By Jon Fortt
January 21, 2008

A moody market braces for a big earnings week. How ugly will it get?

It’s time to face the music.

When leading tech companies offer their earnings numbers this week, Wall Street’s focus won’t be on how healthy their overseas businesses are, or how strong sales were during the holiday season. Instead, with global financial markets in turmoil, analysts will be sensitive to hints that executives are losing their sunny optimism.

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Indeed, as the fallout from the subprime mortgage crisis rippled across the U.S. economy in recent months, tech CEOs sounded immune, trumpeting the idea that their businesses no longer rise and fall with the spending habits of big U.S. customers. Booming economies in Europe, Asia and South America would continue growing despite any U.S. slowdown, their argument went — so even if the U.S. economy stumbles, the tech industry would prosper.

But then global markets tanked Monday on fears of a U.S. recession, and the Federal Reserve cut a key interest rate by three quarters of a point to stabilize things. That signaled that investors in Europe, Asia and elsewhere aren’t convinced that their growth will zip along without help from free-spending Americans. So with their old prosperity story looking less plausible, tech executives will have to tweak their stump speeches.

What will they say now?

If history is any guide, not much. When Apple (AAPL), Microsoft (MSFT), eBay (EBAY), Sun Microsystems (JAVA) and others report earnings this week, they’re likely to emphasize their positive momentum and simply say they’re closely monitoring global markets. Jittery analysts, who so far have been slow to trim their 2008 earnings forecasts for the companies, may respond to the caution by ratcheting down their earnings projections.

Just look at Wall Street’s response to the results Intel (INTC) announced last week. The chip giant has as much of an international story as any company out there; the PC boom in Europe and Asia helped fuel its recovery in 2007. But Intel disappointed analysts with sales numbers that came in on the low side of the range they’d been told to expect. Intel blamed weakness in flash memory prices, though realistically, even if flash prices had held up, analysts probably wouldn’t have been thrilled by results that merely hit the midpoint of Intel’s projections.

So investors, viewing this as a sign that Intel executives have limited insight into troubles ahead in 2008, immediately shaved more than 15 percent off the stock’s value in after-hours trading. Analysts cut their 2008 revenue and earnings targets for the company.

CEO Paul Otellini clearly saw this as an overreaction. “You hear all of the pundits saying that the world is going to go to a trash basket, and you worry — it may be a self-fulfilling prophecy,” Otellini said after the earnings report. “At this point though, we don’t see anything on the horizon. Our customers don’t see anything on the horizon.”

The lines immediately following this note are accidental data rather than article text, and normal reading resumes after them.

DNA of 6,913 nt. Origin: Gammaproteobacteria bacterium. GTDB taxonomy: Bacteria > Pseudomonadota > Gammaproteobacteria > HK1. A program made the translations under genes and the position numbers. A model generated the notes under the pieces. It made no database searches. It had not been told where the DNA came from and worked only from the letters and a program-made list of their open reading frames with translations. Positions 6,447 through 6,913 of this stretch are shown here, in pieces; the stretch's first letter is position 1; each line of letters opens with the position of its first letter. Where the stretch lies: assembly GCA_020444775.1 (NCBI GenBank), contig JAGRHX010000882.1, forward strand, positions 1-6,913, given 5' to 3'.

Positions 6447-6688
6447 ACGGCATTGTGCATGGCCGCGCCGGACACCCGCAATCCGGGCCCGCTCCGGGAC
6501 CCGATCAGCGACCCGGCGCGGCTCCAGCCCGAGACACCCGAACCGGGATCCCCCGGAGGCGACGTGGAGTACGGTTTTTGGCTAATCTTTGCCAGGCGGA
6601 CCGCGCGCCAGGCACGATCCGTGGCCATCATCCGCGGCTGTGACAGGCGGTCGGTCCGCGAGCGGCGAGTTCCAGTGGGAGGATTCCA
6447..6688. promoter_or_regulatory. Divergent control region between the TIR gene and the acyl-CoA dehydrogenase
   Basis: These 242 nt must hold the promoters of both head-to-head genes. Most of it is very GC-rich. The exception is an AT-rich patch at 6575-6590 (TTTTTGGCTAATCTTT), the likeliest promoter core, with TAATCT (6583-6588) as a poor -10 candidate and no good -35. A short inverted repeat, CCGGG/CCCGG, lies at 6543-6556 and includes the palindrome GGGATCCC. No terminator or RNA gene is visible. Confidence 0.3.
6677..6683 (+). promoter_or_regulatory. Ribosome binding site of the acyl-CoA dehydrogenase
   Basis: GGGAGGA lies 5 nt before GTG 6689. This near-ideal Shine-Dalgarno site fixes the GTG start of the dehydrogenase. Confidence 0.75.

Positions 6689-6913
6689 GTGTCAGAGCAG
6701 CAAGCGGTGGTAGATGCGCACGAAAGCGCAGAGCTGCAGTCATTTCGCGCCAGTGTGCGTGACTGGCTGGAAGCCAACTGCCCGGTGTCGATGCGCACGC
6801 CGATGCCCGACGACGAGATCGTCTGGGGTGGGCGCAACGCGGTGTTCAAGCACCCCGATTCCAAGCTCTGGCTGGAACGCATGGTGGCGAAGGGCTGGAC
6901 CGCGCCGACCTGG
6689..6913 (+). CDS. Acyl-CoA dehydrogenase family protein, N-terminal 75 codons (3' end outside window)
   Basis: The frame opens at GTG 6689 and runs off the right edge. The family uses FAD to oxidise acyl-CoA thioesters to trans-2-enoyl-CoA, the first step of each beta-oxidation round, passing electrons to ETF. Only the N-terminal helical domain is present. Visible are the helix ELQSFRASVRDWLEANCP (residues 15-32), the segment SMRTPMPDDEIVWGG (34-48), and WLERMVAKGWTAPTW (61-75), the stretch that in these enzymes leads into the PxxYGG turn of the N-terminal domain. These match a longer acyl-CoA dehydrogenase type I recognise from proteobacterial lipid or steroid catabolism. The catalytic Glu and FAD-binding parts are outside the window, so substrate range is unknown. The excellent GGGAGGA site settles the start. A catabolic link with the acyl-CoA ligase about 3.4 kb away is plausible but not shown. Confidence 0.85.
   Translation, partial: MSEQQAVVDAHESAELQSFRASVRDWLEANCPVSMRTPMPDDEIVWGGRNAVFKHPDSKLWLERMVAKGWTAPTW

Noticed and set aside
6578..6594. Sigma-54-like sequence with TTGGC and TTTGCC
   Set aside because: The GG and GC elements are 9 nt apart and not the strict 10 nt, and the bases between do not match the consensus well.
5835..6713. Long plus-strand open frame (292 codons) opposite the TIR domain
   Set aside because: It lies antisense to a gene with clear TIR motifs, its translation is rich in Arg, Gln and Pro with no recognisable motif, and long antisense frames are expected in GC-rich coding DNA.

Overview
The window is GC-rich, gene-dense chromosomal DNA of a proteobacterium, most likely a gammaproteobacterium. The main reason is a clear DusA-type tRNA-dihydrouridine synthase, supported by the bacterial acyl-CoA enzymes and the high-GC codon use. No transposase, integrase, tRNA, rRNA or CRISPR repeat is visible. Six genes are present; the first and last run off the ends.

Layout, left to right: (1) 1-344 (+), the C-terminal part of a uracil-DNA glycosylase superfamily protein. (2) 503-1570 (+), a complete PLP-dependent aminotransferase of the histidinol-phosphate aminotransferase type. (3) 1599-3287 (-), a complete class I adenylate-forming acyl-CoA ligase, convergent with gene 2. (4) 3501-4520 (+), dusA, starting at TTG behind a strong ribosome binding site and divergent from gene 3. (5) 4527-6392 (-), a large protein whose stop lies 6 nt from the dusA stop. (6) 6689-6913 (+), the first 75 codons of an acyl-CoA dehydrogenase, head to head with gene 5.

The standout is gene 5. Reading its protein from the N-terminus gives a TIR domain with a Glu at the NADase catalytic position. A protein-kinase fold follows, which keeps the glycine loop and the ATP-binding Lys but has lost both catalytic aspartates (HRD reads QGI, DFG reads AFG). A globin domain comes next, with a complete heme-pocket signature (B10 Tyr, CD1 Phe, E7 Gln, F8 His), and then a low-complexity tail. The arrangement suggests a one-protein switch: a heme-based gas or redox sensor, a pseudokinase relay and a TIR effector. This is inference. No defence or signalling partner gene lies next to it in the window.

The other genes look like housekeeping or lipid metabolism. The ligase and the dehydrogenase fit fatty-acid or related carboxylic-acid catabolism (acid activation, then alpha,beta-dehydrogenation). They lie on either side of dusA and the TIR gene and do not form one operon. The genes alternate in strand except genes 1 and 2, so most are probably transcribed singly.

Such comments might be reassuring, except that CEOs hardly ever admit to seeing trouble on the horizon. Part of their jobs as visionaries and motivators is to view every glass as half full. In a CEO’s world, customers are always excited about his upcoming product line. The new growth markets he or she has identified always show unlimited potential. And if the economy should turn sour, the company is always positioned to fare better than its competitors.

Alas, things rarely turn out so well. And that’s probably why down the hall from the C-suites, vice presidents and division heads in tech companies are prepping for a trying year. In conversations with industry watchers over the past few weeks, many have begun putting more emphasis on how their offerings will save enterprise customers money during tough times.

“I think there’s going to be a general downturn in the economy, and that’s going to cause a tightening in budgets,” said Anne Thomas Manes, vice president and research director at Burton Group, who has been talking to companies about their outlook for 2008. “That means that people are going to have to make do with what they have. So my expectations for this next year are kind of grim for the tech market.”

When budgets shrink, said Rick Becker, vice president of solutions at Dell (DELL), “what customers struggle with is, how do they maximize their IT investment in these trying times?”

Business customers aren’t the only ones struggling; investors are having a difficult time, too. In this market, stocks like Apple and Research in Motion (RIMM), which trade at price/earnings multiples above 40, are very much emotional plays. That makes them especially subject to the market’s wild mood swings — Apple stock for instance lost $35 billion in value last November, gained it back by January, and has since lost much of it again. Google (GOOG) has seen similar fluctuations.

It doesn’t look like many folks expect things to perk up soon — at least not in a sustainable way. With the White House and Federal Reserve scrambling to find ways to give the U.S. economy a shot in the arm, the question isn’t whether the U.S. economy will sag this year, it’s whether it can bounce back in the second half of 2008.

So should you bet that tech stocks will hold up despite the economic gloom? That depends on whether you believe the CEOs who say the rest of the world will keep growing no matter what happens with the spending habits of American consumers and businesses. Here’s the danger, though: If U.S. spending slows, that could mean less money in the pockets of overseas businesses. And if they have less money, it stands to reason that overseas businesses might just slow down on buying lots of things — including Apple iPhones, Cisco routers and Google ads.

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